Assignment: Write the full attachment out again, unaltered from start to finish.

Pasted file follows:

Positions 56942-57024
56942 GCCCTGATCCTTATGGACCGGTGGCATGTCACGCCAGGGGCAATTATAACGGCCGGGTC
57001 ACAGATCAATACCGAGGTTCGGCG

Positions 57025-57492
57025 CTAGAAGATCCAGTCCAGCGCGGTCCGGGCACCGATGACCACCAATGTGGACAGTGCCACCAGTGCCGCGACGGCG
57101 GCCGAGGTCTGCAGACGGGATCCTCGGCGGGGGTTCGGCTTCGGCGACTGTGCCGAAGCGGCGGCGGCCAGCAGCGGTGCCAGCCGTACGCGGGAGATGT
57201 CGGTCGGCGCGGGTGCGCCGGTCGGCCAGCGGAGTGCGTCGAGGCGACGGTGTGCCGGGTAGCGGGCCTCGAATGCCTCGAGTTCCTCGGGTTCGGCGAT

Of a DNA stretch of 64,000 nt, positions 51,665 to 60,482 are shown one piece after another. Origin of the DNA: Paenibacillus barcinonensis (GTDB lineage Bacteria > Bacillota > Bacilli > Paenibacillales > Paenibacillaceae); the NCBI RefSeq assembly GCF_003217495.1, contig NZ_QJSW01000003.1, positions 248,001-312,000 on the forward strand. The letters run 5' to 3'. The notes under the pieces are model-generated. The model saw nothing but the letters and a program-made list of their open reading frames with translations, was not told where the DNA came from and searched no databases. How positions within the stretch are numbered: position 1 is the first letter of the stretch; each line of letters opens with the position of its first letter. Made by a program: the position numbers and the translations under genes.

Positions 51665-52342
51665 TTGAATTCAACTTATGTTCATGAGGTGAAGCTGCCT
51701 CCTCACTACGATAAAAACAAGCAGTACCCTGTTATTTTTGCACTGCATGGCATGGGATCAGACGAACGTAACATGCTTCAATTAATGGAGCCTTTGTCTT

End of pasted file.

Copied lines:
Positions 56942-57024
56942 GCCCTGATCCTTATGGACCGGTGGCATGTCACGCCAGGGGCAATTATAACGGCCGGGTC
57001 ACAGATCAATACCGAGGTTCGGCG

Positions 57025-57492
57025 CTAGAAGATCCAGTCCAGCGCGGTCCGGGCACCGATGACCACCAATGTGGACAGTGCCACCAGTGCCGCGACGGCG
57101 GCCGAGGTCTGCAGACGGGATCCTCGGCGGGGGTTCGGCTTCGGCGACTGTGCCGAAGCGGCGGCGGCCAGCAGCGGTGCCAGCCGTACGCGGGAGATGT
57201 CGGTCGGCGCGGGTGCGCCGGTCGGCCAGCGGAGTGCGTCGAGGCGACGGTGTGCCGGGTAGCGGGCCTCGAATGCCTCGAGTTCCTCGGGTTCGGCGAT

Of a DNA stretch of 64,000 nt, positions 51,665 to 60,482 are shown one piece after another. Origin of the DNA: Paenibacillus barcinonensis (GTDB lineage Bacteria > Bacillota > Bacilli > Paenibacillales > Paenibacillaceae); the NCBI RefSeq assembly GCF_003217495.1, contig NZ_QJSW01000003.1, positions 248,001-312,000 on the forward strand. The letters run 5' to 3'. The notes under the pieces are model-generated. The model saw nothing but the letters and a program-made list of their open reading frames with translations, was not told where the DNA came from and searched no databases. How positions within the stretch are numbered: position 1 is the first letter of the stretch; each line of letters opens with the position of its first letter. Made by a program: the position numbers and the translations under genes.

Positions 51665-52342
51665 TTGAATTCAACTTATGTTCATGAGGTGAAGCTGCCT
51701 CCTCACTACGATAAAAACAAGCAGTACCCTGTTATTTTTGCACTGCATGGCATGGGATCAGACGAACGTAACATGCTTCAATTAATGGAGCCTTTGTCTT